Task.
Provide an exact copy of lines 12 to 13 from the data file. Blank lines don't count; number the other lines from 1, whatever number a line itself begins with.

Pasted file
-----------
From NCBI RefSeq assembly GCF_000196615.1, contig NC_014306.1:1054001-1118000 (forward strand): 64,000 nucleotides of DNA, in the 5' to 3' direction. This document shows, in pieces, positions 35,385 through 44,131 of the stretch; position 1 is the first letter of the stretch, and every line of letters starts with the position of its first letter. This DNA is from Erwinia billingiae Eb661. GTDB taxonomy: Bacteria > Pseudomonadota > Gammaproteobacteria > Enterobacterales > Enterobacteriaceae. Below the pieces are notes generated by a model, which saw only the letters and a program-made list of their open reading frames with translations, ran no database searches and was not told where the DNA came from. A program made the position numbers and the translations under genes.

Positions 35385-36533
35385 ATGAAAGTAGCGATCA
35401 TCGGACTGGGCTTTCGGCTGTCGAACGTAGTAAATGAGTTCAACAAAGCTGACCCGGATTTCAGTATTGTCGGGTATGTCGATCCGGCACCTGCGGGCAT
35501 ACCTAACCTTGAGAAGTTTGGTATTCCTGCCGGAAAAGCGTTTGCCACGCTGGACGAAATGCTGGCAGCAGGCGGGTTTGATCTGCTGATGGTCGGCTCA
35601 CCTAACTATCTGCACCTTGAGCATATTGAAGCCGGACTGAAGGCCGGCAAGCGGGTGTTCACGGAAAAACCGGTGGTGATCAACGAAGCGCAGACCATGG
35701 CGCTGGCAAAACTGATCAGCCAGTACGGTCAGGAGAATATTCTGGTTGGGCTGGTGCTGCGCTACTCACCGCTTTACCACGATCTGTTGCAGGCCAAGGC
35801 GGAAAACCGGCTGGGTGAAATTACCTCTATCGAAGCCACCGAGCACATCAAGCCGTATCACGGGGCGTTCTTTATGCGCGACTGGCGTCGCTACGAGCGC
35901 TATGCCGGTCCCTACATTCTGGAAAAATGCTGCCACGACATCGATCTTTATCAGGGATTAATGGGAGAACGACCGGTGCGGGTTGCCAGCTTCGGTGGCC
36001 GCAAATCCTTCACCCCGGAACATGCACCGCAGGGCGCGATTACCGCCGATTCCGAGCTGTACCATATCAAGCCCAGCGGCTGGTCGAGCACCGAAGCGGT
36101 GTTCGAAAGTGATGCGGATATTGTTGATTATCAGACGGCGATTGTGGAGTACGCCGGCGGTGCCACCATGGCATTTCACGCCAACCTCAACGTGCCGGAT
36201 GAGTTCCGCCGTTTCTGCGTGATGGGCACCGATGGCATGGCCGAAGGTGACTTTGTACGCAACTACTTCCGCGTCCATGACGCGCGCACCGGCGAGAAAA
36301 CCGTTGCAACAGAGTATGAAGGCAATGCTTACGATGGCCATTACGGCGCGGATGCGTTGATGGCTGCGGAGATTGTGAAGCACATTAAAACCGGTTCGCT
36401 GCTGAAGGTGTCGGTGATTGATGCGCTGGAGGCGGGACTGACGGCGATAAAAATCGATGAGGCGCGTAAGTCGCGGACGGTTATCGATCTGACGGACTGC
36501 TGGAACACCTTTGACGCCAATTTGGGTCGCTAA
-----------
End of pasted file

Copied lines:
36201 GAGTTCCGCCGTTTCTGCGTGATGGGCACCGATGGCATGGCCGAAGGTGACTTTGTACGCAACTACTTCCGCGTCCATGACGCGCGCACCGGCGAGAAAA
36301 CCGTTGCAACAGAGTATGAAGGCAATGCTTACGATGGCCATTACGGCGCGGATGCGTTGATGGCTGCGGAGATTGTGAAGCACATTAAAACCGGTTCGCT